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Fedora: The Latest

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Red Hat News

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Atomic Developer Bundle 2.2.1 Released for CentOS Linux with New Features

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Today, June 23, 2016, CentOS developer Lalatendu Mohanty was happy to announce the release of the Atomic Developer Bundle (ADB) 2.2.1 through CentOS Atomic SIG.

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Samsung's Reference Design Will Be Used with Red Hat Ceph Storage (RHT)

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Samsung Electronics Co., Ltd., the world leader in advanced memory technology, announced that its NVMe (SSD) Reference Design will be used with Red Hat Ceph Storage, a software-defined storage platform, in a new high performance Ceph Reference Architecture by Samsung.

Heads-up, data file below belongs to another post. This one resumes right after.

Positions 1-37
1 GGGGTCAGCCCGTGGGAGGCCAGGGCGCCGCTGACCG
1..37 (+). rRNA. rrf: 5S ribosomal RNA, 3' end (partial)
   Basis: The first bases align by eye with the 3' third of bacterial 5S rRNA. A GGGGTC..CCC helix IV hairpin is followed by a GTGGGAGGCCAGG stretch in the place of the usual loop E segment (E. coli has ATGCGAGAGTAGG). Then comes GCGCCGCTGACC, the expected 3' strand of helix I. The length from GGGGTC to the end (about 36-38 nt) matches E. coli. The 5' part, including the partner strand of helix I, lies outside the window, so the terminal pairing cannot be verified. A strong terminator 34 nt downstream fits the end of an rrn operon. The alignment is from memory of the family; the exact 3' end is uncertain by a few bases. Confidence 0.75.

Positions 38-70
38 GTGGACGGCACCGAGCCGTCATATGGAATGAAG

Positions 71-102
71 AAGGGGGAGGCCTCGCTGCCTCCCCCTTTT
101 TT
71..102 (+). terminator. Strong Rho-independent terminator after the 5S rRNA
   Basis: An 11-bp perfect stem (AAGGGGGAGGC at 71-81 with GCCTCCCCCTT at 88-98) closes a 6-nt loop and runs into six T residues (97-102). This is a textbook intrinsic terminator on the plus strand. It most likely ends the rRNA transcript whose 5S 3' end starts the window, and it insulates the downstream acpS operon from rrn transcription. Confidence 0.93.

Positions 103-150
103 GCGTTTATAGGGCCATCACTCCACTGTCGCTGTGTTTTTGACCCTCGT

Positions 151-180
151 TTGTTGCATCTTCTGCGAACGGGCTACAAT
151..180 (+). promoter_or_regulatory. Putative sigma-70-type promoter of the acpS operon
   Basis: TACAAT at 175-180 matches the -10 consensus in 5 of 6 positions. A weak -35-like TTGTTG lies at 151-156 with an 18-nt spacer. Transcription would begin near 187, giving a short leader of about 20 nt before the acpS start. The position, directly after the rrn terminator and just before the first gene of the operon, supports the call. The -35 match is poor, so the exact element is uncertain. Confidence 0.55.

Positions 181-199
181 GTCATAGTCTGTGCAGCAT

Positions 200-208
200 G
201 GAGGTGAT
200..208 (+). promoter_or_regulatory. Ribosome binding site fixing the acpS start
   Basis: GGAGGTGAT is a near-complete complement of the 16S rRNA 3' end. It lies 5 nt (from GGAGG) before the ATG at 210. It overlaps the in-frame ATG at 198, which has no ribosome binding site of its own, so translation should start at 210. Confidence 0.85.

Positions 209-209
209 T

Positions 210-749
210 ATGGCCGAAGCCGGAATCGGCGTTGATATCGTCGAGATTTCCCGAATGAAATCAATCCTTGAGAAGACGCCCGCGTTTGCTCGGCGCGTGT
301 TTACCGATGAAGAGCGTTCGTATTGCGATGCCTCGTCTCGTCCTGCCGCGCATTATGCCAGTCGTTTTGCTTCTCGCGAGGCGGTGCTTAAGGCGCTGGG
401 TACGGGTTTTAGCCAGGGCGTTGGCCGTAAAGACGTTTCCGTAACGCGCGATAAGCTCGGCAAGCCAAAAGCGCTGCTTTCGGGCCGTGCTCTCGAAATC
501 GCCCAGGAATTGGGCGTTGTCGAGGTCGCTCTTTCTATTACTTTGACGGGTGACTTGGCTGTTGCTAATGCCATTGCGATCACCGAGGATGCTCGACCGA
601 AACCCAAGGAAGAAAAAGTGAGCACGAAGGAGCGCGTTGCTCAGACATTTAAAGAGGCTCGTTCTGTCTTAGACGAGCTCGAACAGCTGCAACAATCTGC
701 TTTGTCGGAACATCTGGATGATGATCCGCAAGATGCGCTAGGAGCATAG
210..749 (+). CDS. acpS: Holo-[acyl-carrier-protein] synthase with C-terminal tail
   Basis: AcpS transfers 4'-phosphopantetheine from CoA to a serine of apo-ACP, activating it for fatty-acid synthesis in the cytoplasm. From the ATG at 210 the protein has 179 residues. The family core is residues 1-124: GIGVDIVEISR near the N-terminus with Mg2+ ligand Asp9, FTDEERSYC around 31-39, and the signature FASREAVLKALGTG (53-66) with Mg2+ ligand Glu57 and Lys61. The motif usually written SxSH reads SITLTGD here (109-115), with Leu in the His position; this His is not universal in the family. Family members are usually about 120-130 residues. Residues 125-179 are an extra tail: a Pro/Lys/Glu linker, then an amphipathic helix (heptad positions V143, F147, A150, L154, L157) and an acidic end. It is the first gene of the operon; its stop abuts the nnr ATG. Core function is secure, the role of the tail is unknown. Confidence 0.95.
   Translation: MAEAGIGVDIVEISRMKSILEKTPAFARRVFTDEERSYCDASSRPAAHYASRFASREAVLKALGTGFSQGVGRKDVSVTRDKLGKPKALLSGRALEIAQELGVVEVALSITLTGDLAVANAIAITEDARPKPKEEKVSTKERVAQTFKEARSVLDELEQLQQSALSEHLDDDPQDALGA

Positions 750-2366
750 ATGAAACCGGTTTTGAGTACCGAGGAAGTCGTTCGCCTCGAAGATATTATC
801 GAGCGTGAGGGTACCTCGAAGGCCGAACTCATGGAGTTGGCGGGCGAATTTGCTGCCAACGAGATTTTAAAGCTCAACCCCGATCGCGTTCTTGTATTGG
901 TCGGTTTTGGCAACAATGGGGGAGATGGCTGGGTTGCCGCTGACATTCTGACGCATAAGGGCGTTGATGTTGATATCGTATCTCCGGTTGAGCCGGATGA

Samsung’s NVMe Reference Design platform, together with Red Hat Ceph Storage, can deliver a highly scalable, more efficient TCO reference architecture that supports unified storage for enterprise IT or cloud environments in handling transactional databases, machine-generated data and unstructured data.

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Redefining how we share our security data.

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Red Hat Product Security has long provided various bits of machine-consumable information to customers and users via our Security Data page. Today we are pleased to announce that we have made it even easier to access and parse this data through our new Security Data API service.